Markets have gotten February off to a cautious start, with expectations of more cheap money from some of the world's top central banks validated by fresh signs of weak global growth.
Friday's surprise move by Japan to negative interest rates sent its bond yields to new lows on Monday. Then came data that showed Chinese manufacturing slowed last month at its fastest pace in more than three years.
Europe saw a steady open but London, Frankfurt and Paris turned 0.3 to 0.4 percent lower as surveys showed price cutting hadn't prevented euro zone factory growth from slowing as well.
That bolstered expectations the European Central Bank will cut rates again next month. German five-year bond yields fell to record lows of -0.318 percent as debt markets rallied in the euro zone and elsewhere.
"Rate cut speculation looks set to continue after the BOJ went negative," said Commerzbank rate strategist Rainer Guntermann.
In currency markets, Japan's yen started to steady at around 121.20 to the dollar and 131.40 to the euro.
Friday's BoJ move set off its biggest one-day fall -- roughly 2 percent -- in over a year.
MSCI's broadest index of Asia-Pacific shares outside Japan had edged up a modest 0.1 percent, after losing 8 percent in January.
Australia and Japan led regional markets with gains of 0.8 and 2 percent, respectively. Chinese stocks slipped 1.5 to 1.7 percent after the weak data there.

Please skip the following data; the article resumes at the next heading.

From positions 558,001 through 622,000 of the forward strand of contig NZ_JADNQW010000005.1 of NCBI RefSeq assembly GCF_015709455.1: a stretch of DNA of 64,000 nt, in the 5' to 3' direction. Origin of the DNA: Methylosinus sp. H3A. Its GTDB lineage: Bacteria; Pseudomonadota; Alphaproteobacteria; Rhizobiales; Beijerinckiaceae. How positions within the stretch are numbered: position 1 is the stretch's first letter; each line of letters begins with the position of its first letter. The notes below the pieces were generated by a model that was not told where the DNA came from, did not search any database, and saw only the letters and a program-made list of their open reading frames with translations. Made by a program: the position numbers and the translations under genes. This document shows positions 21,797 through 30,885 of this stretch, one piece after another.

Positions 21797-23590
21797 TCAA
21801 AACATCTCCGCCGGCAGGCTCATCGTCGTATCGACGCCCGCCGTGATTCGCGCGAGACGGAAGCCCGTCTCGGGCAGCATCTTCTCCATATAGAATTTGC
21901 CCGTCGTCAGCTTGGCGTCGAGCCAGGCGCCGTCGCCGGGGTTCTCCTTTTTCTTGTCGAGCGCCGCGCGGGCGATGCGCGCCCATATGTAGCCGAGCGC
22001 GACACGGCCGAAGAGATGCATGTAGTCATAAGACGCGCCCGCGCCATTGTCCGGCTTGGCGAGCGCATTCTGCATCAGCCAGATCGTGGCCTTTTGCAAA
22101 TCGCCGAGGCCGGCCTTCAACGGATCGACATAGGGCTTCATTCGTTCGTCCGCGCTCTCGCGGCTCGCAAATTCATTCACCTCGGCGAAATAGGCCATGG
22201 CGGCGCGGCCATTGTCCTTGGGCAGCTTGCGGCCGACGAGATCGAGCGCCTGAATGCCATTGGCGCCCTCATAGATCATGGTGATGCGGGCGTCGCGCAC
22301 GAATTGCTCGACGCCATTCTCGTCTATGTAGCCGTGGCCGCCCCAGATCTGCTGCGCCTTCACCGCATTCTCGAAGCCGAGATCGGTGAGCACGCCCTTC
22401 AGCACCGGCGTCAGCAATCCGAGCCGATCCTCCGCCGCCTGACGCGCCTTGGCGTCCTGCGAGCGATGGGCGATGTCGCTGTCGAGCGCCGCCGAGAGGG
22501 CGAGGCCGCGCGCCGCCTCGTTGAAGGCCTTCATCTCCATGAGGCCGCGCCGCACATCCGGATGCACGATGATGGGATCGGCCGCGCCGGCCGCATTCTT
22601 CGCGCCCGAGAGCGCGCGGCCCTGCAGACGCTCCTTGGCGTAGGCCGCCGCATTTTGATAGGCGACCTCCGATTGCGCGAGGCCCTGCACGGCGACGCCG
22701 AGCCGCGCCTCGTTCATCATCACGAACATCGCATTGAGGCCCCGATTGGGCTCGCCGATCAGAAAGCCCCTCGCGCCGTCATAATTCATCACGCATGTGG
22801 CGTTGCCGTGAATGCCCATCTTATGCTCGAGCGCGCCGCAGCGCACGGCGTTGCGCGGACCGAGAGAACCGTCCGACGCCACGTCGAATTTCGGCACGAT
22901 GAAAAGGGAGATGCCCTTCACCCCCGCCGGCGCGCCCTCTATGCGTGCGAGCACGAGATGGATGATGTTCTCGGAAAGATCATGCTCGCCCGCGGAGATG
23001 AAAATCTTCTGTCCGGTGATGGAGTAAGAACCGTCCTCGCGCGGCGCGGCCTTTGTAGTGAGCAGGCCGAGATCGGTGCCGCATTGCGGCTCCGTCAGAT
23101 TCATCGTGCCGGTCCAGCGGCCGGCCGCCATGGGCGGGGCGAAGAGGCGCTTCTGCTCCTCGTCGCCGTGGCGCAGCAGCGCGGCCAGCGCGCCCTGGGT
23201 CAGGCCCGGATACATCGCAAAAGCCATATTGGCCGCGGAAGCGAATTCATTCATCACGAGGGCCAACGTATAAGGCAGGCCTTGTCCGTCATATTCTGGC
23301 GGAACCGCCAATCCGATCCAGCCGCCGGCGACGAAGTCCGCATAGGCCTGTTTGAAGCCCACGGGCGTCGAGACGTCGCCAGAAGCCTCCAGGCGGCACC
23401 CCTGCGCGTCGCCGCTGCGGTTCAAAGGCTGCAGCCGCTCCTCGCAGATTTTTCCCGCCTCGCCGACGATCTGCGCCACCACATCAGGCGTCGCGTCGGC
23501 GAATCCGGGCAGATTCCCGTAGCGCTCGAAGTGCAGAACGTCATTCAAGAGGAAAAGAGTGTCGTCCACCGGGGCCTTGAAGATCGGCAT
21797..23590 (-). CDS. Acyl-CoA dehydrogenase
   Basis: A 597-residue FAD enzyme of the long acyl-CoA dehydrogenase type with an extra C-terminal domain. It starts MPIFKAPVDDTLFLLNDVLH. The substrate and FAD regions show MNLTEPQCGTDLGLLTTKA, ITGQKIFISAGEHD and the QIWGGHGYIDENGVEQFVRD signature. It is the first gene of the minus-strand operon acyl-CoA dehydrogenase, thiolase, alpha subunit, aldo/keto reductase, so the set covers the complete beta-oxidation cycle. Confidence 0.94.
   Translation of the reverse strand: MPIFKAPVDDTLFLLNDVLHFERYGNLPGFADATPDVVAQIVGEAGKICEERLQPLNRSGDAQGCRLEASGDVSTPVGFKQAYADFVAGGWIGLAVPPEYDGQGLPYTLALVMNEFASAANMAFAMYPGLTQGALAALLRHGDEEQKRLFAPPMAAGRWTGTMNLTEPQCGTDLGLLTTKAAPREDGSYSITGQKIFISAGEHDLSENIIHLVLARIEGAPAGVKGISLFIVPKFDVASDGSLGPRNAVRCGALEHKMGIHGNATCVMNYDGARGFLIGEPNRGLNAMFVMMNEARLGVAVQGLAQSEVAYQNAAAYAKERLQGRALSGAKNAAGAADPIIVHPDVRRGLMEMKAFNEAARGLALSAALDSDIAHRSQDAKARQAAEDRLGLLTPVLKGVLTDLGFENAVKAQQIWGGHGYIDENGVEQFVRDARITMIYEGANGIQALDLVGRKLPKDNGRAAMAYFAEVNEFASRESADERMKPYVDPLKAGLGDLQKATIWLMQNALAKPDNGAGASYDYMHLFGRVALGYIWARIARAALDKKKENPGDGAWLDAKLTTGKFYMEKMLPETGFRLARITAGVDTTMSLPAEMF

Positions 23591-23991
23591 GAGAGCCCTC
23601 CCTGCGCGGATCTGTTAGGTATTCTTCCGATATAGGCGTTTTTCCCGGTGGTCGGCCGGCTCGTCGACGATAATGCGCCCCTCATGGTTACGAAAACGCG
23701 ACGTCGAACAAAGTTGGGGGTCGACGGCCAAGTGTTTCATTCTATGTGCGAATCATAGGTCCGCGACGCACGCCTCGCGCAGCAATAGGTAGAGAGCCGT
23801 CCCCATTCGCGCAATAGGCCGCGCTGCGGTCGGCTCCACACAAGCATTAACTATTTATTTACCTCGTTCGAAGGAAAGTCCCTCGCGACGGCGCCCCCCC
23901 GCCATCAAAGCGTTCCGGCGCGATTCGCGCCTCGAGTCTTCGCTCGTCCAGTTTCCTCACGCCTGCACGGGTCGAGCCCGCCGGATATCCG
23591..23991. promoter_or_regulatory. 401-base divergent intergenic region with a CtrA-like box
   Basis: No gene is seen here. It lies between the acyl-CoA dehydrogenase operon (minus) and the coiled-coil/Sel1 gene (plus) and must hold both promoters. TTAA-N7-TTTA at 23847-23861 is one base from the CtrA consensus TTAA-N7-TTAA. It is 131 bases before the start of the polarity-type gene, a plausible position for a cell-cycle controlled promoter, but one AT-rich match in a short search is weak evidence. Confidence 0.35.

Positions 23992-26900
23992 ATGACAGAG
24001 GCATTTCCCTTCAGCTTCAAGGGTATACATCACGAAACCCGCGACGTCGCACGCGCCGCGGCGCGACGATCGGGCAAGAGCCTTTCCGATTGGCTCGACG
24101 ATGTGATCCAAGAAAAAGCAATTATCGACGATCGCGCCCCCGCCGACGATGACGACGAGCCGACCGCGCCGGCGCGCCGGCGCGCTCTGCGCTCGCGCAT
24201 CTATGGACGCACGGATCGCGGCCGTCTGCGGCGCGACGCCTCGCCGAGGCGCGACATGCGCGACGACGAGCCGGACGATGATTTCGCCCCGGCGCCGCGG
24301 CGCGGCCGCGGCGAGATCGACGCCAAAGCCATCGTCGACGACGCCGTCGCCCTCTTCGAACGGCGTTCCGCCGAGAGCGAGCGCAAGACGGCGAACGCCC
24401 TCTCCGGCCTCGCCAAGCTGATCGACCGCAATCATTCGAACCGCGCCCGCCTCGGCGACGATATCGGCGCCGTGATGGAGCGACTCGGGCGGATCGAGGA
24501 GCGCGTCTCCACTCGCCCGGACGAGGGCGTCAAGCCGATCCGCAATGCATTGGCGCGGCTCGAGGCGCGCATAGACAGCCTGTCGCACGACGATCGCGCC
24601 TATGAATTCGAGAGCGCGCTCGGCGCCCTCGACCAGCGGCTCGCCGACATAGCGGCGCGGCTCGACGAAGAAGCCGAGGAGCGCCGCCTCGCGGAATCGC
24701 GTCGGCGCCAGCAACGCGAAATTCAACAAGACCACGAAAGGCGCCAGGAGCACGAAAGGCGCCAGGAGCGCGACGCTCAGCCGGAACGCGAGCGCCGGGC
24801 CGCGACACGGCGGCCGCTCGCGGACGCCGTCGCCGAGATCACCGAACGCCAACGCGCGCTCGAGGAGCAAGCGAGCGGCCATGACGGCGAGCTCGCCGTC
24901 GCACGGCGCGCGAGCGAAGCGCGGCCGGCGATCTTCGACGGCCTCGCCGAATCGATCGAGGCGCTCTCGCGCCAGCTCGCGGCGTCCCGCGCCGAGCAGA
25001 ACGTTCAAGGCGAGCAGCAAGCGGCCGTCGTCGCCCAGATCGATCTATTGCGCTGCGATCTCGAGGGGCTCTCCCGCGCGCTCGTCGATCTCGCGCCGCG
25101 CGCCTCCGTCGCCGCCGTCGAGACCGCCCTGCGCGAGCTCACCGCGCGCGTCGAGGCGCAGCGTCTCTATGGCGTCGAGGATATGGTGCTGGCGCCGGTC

January was the Shanghai market's worst month since the 2008 financial crisis with more than a 10 percent loss.
Monday's economic data from China added to worries about the world's second-largest economy and increased calls for more policy easing from China. Growth slowed in both manufacturing and services in China.
"In the short term, the surprise move by Japan will be a catalyst for global equities, but it only underlines the weakness of the global economy and we need to see some strong economics data for a sustainable rally," said Cliff Tan, head of global markets research with Bank of Tokyo-Mitsubishi UFJ.
Oil prices, the other major factor this year, remained a key focus. Brent dipped in early European trading but at $35.84 per barrel it was still up from Friday's level and more than 30 per cent better than its 12-year low less than two weeks ago.
A senior OPEC source told a Saudi Arabian newspaper it was too early to talk about an emergency meeting of the Organization of the Petroleum Exporting Countries (OPEC).
Oil prices jumped last week after Russian energy officials said Saudi Arabia had made proposals to manage output and was ready to talk.
"We do not expect such a cut will occur unless global growth weakens sharply from current levels, which is not our economists' forecast," investment bank Goldman Sachs said in a report.